Receive free Food & Beverage updates
We’ll send you a myFT Daily Digest email rounding up the latest Food & Beverage news every morning.
To tip or not to tip? It’s a quandary that perplexes some Europeans, who are more accustomed to automatic service charges on their restaurant bills. Now it is causing blushes in countries with more deeply rooted tipping cultures, in particular the US.
Tap screen payment software has spread thanks to improved technology from the likes of Block and Toast, and a pandemic that discouraged cash usage. Americans can find themselves asked to tip in unusual situations, including at a petrol station or paying a locksmith.
Screens that offer preset tip recommendations from 15 per cent upwards reportedly create embarrassment for some service staff and customers alike. Tips lower than 15 per cent are normal in some countries. When customers do not want to tip, they may need help from slighted sales staff themselves.
Academic research suggests recommended tips can be advantageous for workers. This may spread tipping to countries and industries in Europe where it is less commonplace.
A 2017 Cornell University paper involving an app-based laundry service found that — unsurprisingly, perhaps — individual and total tips rose in response to higher recommendations without affecting customer satisfaction. A poll of 2,000 Americans this year showed that almost three-quarters of respondents tipped at least 11 per cent more digitally than in cash.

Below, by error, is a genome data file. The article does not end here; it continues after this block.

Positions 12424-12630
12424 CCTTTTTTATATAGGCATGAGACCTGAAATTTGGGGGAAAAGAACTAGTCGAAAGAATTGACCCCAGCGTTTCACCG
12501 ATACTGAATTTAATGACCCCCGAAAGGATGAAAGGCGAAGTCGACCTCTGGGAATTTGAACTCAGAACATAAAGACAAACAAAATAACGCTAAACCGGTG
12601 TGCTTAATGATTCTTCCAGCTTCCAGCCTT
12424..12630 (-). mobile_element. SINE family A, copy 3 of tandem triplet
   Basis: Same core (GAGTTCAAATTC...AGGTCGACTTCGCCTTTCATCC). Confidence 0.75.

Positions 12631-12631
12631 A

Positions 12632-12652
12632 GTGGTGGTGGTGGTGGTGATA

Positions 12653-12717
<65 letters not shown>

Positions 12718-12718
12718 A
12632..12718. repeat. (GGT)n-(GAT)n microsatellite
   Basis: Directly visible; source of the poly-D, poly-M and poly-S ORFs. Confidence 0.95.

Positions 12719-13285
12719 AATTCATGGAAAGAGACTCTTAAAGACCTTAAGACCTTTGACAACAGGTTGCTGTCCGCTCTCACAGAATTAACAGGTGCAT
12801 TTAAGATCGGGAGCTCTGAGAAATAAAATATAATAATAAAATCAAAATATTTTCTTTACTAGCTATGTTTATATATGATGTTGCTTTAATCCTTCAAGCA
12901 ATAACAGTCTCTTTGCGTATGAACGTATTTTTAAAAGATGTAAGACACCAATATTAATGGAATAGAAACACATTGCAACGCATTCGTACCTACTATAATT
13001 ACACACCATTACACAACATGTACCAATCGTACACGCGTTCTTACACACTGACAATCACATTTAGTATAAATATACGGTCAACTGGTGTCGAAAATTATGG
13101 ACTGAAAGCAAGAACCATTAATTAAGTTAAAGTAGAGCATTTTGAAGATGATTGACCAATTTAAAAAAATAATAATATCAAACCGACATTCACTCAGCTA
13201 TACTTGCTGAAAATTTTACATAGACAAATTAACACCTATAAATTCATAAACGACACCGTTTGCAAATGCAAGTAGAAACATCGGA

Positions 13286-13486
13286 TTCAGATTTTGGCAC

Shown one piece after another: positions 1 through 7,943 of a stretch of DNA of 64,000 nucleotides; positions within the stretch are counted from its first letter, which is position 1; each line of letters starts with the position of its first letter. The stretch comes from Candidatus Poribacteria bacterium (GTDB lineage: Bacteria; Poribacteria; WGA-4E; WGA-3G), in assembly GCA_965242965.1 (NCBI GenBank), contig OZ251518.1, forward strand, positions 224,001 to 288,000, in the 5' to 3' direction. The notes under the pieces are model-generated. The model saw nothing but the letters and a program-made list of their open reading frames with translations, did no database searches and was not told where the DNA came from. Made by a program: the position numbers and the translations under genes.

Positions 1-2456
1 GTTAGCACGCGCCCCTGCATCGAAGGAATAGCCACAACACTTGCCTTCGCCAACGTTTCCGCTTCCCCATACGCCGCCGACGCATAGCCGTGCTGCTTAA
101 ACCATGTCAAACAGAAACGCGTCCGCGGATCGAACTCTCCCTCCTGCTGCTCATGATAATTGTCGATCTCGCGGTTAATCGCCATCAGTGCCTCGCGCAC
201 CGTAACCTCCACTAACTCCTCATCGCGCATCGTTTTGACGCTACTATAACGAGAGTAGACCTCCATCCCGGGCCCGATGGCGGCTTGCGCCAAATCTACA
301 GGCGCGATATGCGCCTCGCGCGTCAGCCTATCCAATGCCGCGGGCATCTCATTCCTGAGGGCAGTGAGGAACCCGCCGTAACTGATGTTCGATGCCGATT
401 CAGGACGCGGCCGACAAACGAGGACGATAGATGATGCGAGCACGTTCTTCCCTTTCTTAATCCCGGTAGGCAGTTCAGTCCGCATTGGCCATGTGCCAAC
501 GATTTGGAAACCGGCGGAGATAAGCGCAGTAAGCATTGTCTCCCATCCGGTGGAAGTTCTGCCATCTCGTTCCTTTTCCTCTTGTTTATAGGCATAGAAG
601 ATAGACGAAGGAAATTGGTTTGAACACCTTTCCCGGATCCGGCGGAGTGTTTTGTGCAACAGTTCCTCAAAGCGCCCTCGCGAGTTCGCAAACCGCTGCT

There are potential benefits for businesses. Higher tip revenues could help with recruitment and staff retention, according to professor Michael Lynn of Cornell University. In countries, including the UK, where hospitality businesses face chronic recruitment problems that is a significant draw.
However, customers may feel unwanted pressure to tip. This could affect whether they decide to return to a business.
Tipping has led to bust-ups in the past between corporations and their employees depending on the percentage the latter are allowed to keep.
In 2022, an internal committee at UK restaurant chain PizzaExpress reversed a decision — under pressure from the Unite union — to give higher-paid kitchen staff a greater percentage of card tips compared to lower paid servers. In many US states, employers are still allowed to include tips when calculating whether their staff receive the minimum wage.
With cash use in decline in many countries, tap-screen tipping is here to stay. Consumers and baristas may simply have to get used to daily social awkwardness when buying their macchiato.
The Lex team is interested in hearing more from readers. Please tell us what you think of tap-screen tipping n the comments section below.